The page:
The managing director of Southampton ice rink and boss of the Vikings from 1952 to 1963, Charlie Knott Jnr promoted the game with a dash of showmanship, publicising the city as ‘the Heart of English Ice Hockey’.
Known affectionately as ‘CJ’, he was a keen advocate of the home-bred player, and the governing British Ice Hockey Association (BIHA) made him an England selector in 1959. A year later he was appointed to their ruling Council in recognition of his enthusiasm for local players.
There had been a good standard of ice hockey in Southampton before World War Two in the original rink owned in later years by Charles Knott Snr, who ran the nearby speedway and greyhound stadium. The rink was bombed in the 1940 Blitz and when the replacement building eventually opened in March 1952, Charles made ‘CJ’ manager.
Needing an ice hockey team to promote the venue, he negotiated with his fellow rink manager, Benny Lee in Brighton, to take his team of Sussex youngsters who were getting little ice-time in the Sports Stadium.
The new Vikings were an instant success, winning the Southern Intermediate League at the end of their first season, 1952-53. While most of the league’s other teams had to play behind closed doors with the fans more interested in their Canadian-staffed senior teams, the Vikings skated in front of capacity crowds.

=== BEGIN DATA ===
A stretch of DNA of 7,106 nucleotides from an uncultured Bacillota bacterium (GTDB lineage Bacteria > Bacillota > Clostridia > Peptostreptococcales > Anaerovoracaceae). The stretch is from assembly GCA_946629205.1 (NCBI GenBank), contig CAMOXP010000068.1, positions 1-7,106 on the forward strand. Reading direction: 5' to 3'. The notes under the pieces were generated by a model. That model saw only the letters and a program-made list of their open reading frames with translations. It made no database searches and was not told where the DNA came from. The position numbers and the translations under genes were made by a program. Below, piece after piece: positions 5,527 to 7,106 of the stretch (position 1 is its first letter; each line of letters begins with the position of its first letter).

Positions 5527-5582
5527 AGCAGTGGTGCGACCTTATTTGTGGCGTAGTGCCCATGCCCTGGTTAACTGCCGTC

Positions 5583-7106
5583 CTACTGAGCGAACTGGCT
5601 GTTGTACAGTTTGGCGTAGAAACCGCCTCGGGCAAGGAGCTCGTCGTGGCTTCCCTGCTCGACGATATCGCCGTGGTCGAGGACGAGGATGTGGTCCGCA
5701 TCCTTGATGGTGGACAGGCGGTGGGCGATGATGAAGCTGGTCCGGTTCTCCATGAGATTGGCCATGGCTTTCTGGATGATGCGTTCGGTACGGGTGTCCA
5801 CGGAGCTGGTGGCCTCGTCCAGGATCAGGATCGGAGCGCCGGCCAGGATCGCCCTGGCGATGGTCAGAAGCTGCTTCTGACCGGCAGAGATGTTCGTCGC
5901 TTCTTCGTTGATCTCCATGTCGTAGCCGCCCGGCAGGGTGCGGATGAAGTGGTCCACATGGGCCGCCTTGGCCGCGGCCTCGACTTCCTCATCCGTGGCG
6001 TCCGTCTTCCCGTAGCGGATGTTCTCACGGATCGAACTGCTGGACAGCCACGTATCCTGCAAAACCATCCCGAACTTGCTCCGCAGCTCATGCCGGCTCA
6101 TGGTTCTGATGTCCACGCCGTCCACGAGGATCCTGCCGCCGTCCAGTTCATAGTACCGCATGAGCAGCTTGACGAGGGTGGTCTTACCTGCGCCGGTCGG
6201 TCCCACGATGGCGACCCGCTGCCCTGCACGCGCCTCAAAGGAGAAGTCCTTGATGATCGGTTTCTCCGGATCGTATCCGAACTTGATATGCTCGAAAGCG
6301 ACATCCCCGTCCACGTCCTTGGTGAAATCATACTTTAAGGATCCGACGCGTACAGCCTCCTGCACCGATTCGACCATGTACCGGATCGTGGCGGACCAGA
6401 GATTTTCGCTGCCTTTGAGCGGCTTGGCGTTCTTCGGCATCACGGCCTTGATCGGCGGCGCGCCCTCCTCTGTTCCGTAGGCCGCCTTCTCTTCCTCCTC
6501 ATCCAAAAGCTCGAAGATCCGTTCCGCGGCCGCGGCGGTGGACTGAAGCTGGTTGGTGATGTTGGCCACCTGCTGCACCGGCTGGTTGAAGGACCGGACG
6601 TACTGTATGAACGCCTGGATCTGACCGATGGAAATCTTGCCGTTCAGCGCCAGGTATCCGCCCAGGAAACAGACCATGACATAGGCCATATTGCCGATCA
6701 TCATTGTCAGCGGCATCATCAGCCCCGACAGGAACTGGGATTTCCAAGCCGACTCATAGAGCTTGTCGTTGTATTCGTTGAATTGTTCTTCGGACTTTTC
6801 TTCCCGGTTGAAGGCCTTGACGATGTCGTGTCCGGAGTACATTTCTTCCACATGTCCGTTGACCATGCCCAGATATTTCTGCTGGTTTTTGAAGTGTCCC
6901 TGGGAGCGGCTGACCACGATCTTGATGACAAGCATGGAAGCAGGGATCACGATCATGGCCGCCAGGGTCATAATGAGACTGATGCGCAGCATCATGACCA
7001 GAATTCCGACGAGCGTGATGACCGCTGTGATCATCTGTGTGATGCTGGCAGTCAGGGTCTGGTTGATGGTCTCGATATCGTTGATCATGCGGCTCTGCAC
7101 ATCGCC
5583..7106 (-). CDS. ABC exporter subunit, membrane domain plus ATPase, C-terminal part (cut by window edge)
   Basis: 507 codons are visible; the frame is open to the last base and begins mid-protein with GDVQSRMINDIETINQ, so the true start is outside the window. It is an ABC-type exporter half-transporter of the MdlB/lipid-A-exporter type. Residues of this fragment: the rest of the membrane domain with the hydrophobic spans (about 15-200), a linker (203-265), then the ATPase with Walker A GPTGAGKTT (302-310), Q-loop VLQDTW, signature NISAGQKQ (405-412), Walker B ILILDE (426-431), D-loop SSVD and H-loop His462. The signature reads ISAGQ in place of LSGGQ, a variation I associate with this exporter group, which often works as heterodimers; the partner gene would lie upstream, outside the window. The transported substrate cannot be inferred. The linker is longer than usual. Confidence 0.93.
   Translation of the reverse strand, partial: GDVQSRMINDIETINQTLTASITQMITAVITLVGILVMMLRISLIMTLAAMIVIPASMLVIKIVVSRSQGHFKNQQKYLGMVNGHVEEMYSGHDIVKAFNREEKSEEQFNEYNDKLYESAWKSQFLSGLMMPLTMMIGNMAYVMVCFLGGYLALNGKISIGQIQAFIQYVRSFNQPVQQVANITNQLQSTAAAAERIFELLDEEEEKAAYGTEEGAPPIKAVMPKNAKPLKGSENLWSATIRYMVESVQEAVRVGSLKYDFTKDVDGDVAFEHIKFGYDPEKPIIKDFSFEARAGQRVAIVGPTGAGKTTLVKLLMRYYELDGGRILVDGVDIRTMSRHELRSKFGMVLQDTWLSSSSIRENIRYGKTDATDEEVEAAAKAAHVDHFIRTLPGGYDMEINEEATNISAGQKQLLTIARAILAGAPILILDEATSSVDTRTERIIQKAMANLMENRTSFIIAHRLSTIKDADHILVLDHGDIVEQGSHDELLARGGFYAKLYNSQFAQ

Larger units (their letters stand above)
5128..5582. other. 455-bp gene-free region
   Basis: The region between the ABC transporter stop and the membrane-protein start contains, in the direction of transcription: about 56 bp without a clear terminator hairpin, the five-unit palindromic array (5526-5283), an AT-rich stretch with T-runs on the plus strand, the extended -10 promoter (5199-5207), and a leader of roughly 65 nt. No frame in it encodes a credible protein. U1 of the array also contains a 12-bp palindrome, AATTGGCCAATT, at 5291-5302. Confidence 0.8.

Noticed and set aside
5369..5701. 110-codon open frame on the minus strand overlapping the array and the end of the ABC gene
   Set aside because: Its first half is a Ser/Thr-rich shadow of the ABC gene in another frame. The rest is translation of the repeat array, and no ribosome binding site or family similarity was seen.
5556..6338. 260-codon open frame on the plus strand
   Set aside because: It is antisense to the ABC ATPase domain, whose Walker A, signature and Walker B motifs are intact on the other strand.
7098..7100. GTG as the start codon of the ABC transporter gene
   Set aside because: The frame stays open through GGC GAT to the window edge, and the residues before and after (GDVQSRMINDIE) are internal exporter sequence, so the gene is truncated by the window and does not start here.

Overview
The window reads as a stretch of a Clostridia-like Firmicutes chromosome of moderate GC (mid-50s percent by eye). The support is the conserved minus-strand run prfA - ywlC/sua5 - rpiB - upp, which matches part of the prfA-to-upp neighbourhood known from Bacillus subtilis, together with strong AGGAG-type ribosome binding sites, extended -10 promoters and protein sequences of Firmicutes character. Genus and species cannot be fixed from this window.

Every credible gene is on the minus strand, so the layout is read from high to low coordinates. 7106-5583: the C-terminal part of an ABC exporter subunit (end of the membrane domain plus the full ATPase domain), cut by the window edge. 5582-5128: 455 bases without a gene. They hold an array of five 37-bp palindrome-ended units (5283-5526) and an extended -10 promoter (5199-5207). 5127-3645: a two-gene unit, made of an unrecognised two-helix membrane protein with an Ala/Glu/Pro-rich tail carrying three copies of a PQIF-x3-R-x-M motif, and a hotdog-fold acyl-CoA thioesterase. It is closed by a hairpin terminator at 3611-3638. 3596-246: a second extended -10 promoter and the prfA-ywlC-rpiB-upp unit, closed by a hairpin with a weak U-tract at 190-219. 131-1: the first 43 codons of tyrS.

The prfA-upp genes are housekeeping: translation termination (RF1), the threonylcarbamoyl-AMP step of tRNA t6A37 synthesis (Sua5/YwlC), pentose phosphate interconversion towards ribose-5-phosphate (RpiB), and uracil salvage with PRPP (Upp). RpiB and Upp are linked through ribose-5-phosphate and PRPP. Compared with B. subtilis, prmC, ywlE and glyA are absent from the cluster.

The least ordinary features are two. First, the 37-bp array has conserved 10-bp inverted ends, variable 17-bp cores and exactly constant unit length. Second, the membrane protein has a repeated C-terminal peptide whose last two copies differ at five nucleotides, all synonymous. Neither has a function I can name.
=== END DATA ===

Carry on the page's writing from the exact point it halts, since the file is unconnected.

During Charlie’s reign, they captured five BIHA Cups and three Southern Cups. For extra entertainment, he staged internationals featuring England, Scotland and club sides from Europe, as well as national squads from Sweden, the USA and Czechoslovakia.
At his insistence, virtually all the Vikings had learned the game in this country, with almost half of them eventually coming from the city itself. Two went on to represent their country in the World Championships and ‘CJ’ himself acted as Britain’s official delegate to the 1961 tournament in Switzerland.
When the Knott family sold the rink to the Rank Organisation in 1963, it put paid to the sport until 1976 when, after sustained pressure from the fans, Rank allowed the Vikings and the crowds to return. A year later the club brought back Charlie as chairman and he ran the team for a season until he retired from involvement in the sport.
Always approachable and immaculately attired in an evening suit, he was often seen chatting to his customers or aspiring young players. One of the Vikings called him “the finest gentleman I’ve ever met”.
He first made his sporting name in cricket. Between 1938 and 1954 he was a successful amateur bowler with Hampshire County Cricket Club and was later the club’s chairman for 21 years. A road in a new housing estate next to the site of the rink, which was demolished in 1988, is named Charles Knott Gardens in tribute to both men.
Charles James Knott was born on 26 November 1914 in Southampton, England and died on 27 February 2003. He was inducted into the Hall of Fame in 2004.